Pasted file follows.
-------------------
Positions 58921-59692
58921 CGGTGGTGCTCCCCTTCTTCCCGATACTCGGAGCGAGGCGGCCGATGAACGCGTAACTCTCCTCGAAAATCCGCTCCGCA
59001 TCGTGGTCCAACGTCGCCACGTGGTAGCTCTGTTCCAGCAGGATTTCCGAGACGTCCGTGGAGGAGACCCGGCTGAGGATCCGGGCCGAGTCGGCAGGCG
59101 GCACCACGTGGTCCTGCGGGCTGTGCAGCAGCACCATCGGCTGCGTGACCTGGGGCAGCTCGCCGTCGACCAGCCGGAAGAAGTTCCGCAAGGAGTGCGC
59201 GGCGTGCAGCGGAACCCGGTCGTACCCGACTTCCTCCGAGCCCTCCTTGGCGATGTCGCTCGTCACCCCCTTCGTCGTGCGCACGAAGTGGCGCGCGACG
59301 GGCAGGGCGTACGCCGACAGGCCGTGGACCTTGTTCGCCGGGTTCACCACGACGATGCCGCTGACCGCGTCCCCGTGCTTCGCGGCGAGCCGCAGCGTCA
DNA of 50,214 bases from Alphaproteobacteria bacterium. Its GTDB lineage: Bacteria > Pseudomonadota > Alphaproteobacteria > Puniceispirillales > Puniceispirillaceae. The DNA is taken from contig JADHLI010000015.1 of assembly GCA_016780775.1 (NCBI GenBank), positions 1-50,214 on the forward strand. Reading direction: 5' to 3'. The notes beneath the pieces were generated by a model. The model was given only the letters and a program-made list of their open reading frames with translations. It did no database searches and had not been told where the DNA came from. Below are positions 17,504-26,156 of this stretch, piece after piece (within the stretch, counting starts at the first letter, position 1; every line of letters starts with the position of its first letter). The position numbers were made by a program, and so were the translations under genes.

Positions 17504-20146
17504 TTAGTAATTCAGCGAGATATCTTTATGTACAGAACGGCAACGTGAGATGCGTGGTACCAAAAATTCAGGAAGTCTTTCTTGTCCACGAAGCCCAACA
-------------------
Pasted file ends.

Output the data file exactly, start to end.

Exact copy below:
Positions 58921-59692
58921 CGGTGGTGCTCCCCTTCTTCCCGATACTCGGAGCGAGGCGGCCGATGAACGCGTAACTCTCCTCGAAAATCCGCTCCGCA
59001 TCGTGGTCCAACGTCGCCACGTGGTAGCTCTGTTCCAGCAGGATTTCCGAGACGTCCGTGGAGGAGACCCGGCTGAGGATCCGGGCCGAGTCGGCAGGCG
59101 GCACCACGTGGTCCTGCGGGCTGTGCAGCAGCACCATCGGCTGCGTGACCTGGGGCAGCTCGCCGTCGACCAGCCGGAAGAAGTTCCGCAAGGAGTGCGC
59201 GGCGTGCAGCGGAACCCGGTCGTACCCGACTTCCTCCGAGCCCTCCTTGGCGATGTCGCTCGTCACCCCCTTCGTCGTGCGCACGAAGTGGCGCGCGACG
59301 GGCAGGGCGTACGCCGACAGGCCGTGGACCTTGTTCGCCGGGTTCACCACGACGATGCCGCTGACCGCGTCCCCGTGCTTCGCGGCGAGCCGCAGCGTCA
DNA of 50,214 bases from Alphaproteobacteria bacterium. Its GTDB lineage: Bacteria > Pseudomonadota > Alphaproteobacteria > Puniceispirillales > Puniceispirillaceae. The DNA is taken from contig JADHLI010000015.1 of assembly GCA_016780775.1 (NCBI GenBank), positions 1-50,214 on the forward strand. Reading direction: 5' to 3'. The notes beneath the pieces were generated by a model. The model was given only the letters and a program-made list of their open reading frames with translations. It did no database searches and had not been told where the DNA came from. Below are positions 17,504-26,156 of this stretch, piece after piece (within the stretch, counting starts at the first letter, position 1; every line of letters starts with the position of its first letter). The position numbers were made by a program, and so were the translations under genes.

Positions 17504-20146
17504 TTAGTAATTCAGCGAGATATCTTTATGTACAGAACGGCAACGTGAGATGCGTGGTACCAAAAATTCAGGAAGTCTTTCTTGTCCACGAAGCCCAACA